Ron Howard has spent a lifetime in entertainment, as both a popular television actor and a prominent director and producer. Working in partnership with producer Brian Grazer, Howard’s credits range from The Da Vinci Code (2006) to A Beautiful Mind (2001). Speaking with a group of graduate students, Howard offered his point of view on how collaboration shifts from those he calls "the gatekeepers"-agents, managers and executives-to the people involved in making a film, to finally the entire movie-making process. An episode in the USC School of Cinematic Arts podcast series.
Ben Kraal talks to Gerry Gaffney about conducting research for the Airport Of The Future, about frames and mental models, and about how services are co-created.
Most people know a good sentence when they read one, but New York Times columnist Stanley Fish says most of us don’t really know how to write them ourselves. His new book, How To Write A Sentence: And How To Read One, is part ode, part how-to guide to the art of the well-constructed sentence.
The best advice for first-time authors. Even if you’ve never thought about writing a book
Nina Simon talks to Gerry Gaffney about designing participatory experiences. How can institutions encourage, support and scaffold engagement in the pursuit of “Me to We” design?
One of the things I love about blogging is the analytics. I can tell exactly how popular a blog post is. I know whether or not it resonated with my audience—or fell on deaf ears.
So when I talk about writing a killer blog post, I mean something very specific. I’m not talking about whether or not you, your family, or your friends liked your blog post.
My definition of a killer blog post is one that performs well as measured by three specific metrics:
Traffic Engagement Shares Frankly, if you want to boil this entire episode down to one statement, it is this: The secret to creating killer blog posts is to write stuff people want to read and share.
Here’s how: You can unlock the potential of your blog posts with seven keys:
Focus on your readers. Write a powerful headline. Include a relevant photo. Tell a relevant story. Make your posts scannable. Keep your posts brief. End with a question.
You can create wow by asking five QUESTIONS. Question #1: What is the product or experience I want to create or transform into a wow? Question #2: How will the customer or prospect feel as a result of this experience? (In other words, what is the specific outcome you want to create?) Question #3: What specific expectations does the typical customer bring to this experience? Question #4: What does failing to meet customers’ expectations for this experience look like? Question #5: What does exceeding customers’ expectations for this experience look like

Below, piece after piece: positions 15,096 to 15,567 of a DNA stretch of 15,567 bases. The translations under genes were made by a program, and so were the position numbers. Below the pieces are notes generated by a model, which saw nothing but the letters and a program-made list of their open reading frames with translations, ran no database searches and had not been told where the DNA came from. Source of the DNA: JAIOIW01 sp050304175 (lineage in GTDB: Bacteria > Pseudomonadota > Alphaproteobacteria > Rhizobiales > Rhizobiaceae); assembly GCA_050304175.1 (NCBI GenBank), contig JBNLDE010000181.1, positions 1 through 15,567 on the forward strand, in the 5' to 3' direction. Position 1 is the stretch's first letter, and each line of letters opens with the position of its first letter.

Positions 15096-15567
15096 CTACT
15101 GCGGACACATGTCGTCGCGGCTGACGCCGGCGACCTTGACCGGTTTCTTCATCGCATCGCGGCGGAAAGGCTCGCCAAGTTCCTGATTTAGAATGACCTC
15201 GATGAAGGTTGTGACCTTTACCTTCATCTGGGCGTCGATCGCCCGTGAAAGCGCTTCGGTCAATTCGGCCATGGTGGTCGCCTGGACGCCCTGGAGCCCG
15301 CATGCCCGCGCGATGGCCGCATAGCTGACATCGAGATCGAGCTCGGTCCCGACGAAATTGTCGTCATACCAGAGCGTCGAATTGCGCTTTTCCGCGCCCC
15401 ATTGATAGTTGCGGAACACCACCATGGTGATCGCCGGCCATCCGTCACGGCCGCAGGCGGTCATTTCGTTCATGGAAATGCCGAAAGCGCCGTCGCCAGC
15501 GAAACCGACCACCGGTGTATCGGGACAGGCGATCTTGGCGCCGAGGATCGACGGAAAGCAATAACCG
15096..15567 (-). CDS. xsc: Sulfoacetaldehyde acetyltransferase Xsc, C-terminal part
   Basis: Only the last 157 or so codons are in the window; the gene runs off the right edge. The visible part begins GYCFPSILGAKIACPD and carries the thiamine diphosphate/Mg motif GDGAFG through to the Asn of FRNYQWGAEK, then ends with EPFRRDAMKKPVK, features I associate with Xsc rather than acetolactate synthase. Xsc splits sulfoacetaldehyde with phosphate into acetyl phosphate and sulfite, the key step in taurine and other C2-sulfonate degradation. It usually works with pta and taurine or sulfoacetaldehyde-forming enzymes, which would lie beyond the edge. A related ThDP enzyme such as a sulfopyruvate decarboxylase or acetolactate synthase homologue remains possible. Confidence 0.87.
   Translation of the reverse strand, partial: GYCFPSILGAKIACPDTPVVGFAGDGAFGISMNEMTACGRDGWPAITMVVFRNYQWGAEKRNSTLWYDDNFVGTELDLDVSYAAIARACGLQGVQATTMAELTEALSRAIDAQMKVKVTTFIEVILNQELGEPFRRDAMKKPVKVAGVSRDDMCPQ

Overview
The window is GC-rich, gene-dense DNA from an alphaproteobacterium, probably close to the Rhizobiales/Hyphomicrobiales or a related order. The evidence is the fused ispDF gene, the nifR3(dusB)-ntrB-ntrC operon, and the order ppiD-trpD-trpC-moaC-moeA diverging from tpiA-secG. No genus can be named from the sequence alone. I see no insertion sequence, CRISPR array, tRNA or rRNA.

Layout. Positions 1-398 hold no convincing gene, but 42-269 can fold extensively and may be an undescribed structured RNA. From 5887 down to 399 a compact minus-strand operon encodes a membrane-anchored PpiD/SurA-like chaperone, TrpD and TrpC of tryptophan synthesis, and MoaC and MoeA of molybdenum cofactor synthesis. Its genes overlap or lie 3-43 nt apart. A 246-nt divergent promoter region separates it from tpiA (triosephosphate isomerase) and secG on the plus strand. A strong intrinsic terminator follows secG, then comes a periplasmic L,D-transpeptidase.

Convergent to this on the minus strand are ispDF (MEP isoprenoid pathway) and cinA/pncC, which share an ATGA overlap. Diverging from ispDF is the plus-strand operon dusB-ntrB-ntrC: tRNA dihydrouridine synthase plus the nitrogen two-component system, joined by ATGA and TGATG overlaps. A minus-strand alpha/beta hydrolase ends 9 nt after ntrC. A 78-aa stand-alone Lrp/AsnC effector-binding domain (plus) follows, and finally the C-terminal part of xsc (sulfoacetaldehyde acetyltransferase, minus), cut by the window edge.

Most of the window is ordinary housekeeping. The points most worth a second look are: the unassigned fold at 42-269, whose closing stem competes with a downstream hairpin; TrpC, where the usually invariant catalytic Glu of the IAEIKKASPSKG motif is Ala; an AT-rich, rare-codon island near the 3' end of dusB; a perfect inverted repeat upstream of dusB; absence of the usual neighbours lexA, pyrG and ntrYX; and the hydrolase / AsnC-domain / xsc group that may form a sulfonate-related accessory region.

In this podcast episode, I talk about how leaders can create alignment in teams. This is a crucial leadership skill. Without it, your organization cannot achieve its full potential. It doesn’t matter if the context of your leadership
The Non-Breaking Space Show is a podcast by Christopher Schmitt, Dave McFarland, Chris Enns interviewing the best and brightest of the web.
Brad is a mobile web strategist and front-end designer at the digital advertising agency R/GA in New York. He’s also the creator of a Mobile Web Best Practices site, and one of the creative minds behind WTFMobileweb.com and wtfqrcodes.com
The Big Web Show features special guests and topics like web publishing, art direction, content strategy, typography, web technology, and more. It’s everything web that matters.
Currently web standards lead at Mozilla, Tantek is one of the founders of both the microformats.org open standards community and the Global Multimedia Protocols Group, and an invited expert to the World Wide Web Consortium (W3C) Cascading Style Sheets working group.
Tantek has played a key role in the development and popularization of practical social network portability technologies such as the hCard and XFN microformats. In 2003, Tantek collaborated with Eric Meyer and Matt Mullenweg in the invention of the XHTML Friends Network (XFN), which has since become the most popular decentralized social relationship format in the history of the Web. In 2004 Tantek proposed hCard for representing people and organizations, which has since similarly become the most popular user profile format on the web.
During his years as Technorati’s Chief Technologist, Tantek played an active role in refining and evangelizing hCard, bringing it from a wiki proposal to one that’s endorsed and supported by individuals, numerous small organizations, major companies ranging from AOL to Yahoo, and implemented for over a hundred million user identities and business listings on the web.
At Microsoft, Tantek led the development of Internet Explorer 5 for Macintosh and its Tasman rendering engine, which was the most standards-compliant layout engine of its time. He was also an early member of The Web Standards Project, and is the creator of the Box Model Hack, the first IE hack that let developers work around the incorrect box model in old versions of Internet Explorer.